When I first saw the trailer for The Secret Life of Walter Mitty (2013), I expected it to be one of the best movies of the year. It looked like a mature movie from Ben Stiller about a man getting out of his own fantasy and living life. That smells a little hackneyed, but it had a visual style that looked like it would fully realize the fantasy and the reality of Walter Mitty’s life, or lives. The best part of it was that it looked less like the zany Ben Stiller I knew from Zoolander (2001) or Dodgeball (2004) than a big budget version of Alexander Payne. Then the reviews (which I don’t read before I see the movie) started to come out and it wasn’t looking too good. I heard some critics speak of it dismissively with mention of distracting facial hair. I have no idea what movie they saw because The Secret Life of Walter Mitty was exactly what the trailer promised it would be.
Walter Mitty (Ben Stiller) is the negative (as in film) asset manager for LIFE magazine, which is transitioning to it’s new online home. Famous photographer Sean O’Connell (Sean Penn) has sent in his last film reel for very last issue of LIFE with a special photo for its cover. In it is “the quintessence of life”. And it’s lost. Walter has always been an elaborate fantasist, zoning out and imagining himself as the hero, lover, fighter he wants to be. The object of his affection, Cheryl (Kristen Wiig) from accounts, inspires him to get up and go find the missing negative, tracking O’Connell across the world. Along the way, Walter experiences things more beautiful and poignant than anything he imagines.
Director Ben Stiller starts with a characteristic bit of awkward comedy as Walter struggles to summon the courage to send an electronic wink to Cheryl on eHarmony. Then, after a brief introduction to Walter’s imagination, the opening credit sequence rolls and the movie really begins. The dominant visual motif of The Secret Life of Walter Mitty is the work of LIFE magazine: beautiful photography. Stiller and cinematographer Stuart Dryburgh will alter the scene graphically to incorporate Walter’s imagination or turn a plot point into a grand CGI piece. Usually it was done in a relatively subtle fashion that felt organic to the movie and the moment.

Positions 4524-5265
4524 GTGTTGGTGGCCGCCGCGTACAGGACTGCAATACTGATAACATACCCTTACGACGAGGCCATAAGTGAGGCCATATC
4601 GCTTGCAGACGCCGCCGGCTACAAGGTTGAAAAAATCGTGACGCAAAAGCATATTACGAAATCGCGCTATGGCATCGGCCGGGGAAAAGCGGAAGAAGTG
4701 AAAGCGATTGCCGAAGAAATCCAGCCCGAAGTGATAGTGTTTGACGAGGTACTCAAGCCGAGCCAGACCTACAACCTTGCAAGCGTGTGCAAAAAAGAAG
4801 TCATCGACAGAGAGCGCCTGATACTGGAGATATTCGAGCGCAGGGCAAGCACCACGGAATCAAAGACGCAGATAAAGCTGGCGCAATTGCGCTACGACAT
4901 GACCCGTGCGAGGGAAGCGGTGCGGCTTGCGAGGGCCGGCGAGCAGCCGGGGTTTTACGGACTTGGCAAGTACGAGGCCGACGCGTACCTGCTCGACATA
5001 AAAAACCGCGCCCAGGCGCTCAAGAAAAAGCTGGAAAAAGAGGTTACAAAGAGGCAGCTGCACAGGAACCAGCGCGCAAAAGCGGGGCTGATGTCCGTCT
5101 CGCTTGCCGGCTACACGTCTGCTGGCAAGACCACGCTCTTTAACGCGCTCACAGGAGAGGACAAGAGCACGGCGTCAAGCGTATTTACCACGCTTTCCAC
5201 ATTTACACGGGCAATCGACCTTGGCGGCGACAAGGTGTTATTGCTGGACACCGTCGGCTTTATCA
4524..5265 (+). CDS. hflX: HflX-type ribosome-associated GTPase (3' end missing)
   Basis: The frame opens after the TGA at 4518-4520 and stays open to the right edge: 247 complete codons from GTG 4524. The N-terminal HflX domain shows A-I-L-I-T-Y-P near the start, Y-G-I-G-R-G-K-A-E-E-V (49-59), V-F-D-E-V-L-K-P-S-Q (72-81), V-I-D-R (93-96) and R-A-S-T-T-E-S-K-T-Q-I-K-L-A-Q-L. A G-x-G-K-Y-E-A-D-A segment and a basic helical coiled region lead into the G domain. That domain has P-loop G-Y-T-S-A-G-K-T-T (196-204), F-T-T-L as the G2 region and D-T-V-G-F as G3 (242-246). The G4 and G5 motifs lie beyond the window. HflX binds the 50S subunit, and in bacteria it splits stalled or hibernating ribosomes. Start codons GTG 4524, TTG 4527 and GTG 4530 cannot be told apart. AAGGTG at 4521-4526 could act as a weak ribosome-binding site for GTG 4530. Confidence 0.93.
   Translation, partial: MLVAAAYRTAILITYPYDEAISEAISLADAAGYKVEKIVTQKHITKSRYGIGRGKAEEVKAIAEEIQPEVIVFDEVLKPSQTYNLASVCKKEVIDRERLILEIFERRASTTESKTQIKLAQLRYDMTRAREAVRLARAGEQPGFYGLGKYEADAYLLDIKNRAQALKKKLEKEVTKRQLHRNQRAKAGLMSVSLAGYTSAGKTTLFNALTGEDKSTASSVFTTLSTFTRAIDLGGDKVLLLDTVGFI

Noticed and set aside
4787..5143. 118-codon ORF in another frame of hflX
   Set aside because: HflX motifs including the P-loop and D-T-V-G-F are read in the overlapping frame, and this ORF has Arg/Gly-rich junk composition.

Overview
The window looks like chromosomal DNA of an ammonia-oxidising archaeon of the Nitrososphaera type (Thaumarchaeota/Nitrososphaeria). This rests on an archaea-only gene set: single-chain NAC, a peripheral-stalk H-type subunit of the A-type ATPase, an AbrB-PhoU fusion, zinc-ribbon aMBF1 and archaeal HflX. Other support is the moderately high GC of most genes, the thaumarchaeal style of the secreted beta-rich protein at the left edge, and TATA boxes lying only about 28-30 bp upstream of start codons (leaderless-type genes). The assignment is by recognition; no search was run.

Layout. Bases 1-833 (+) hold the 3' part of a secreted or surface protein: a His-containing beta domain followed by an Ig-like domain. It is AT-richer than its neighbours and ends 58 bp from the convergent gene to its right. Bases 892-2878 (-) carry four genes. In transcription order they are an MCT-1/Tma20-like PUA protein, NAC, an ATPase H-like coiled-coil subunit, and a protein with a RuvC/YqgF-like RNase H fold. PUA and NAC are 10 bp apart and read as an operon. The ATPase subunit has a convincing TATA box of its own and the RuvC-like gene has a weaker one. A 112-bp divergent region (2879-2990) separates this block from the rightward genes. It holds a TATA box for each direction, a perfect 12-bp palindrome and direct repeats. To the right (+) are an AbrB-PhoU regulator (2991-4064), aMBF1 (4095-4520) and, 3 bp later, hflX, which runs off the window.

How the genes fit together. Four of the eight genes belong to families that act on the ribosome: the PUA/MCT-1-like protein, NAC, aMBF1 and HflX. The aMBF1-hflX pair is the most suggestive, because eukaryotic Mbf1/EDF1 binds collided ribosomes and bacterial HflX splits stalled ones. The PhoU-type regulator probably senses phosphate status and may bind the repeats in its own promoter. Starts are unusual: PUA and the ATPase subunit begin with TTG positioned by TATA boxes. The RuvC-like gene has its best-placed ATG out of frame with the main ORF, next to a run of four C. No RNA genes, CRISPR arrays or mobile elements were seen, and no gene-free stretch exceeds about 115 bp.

The Secret Life of Walter Mitty will hold up over time better than the vast majority of films that came out this year. The whole film felt of a piece with a consistent visual and thematic style. It also has a story that is universal and timeless. Get out of your head, let go of the fantasy and start living your life. Happily, no one says as much with the sort of clunky dialogue one could almost guarantee in a lesser movie. Steve Conrad‘s script is also without (too many of) the comedic mannerisms that are popular in the Stiller or Adam McKay camps. Characters aren’t too stupid to be real. And the CGI is grand without being overwhelming.
There were a few moments towards the end that weren’t to my taste. I don’t think this is a perfect film. Adam Scott‘s transition manager is a bit too mean and obtuse, Kristen Wiig’s character isn’t particularly dynamic, Walter’s empowerment is a bit aggressive, the product placement is also too aggressive, but the vast majority of the film was very lovely. What occurs to me now is that The Secret Life of Walter Mitty is adult without being raunchy. It’s a mature PG film. That should be rewarded.
I bought the soundtrack. I’ll let that speak for itself.
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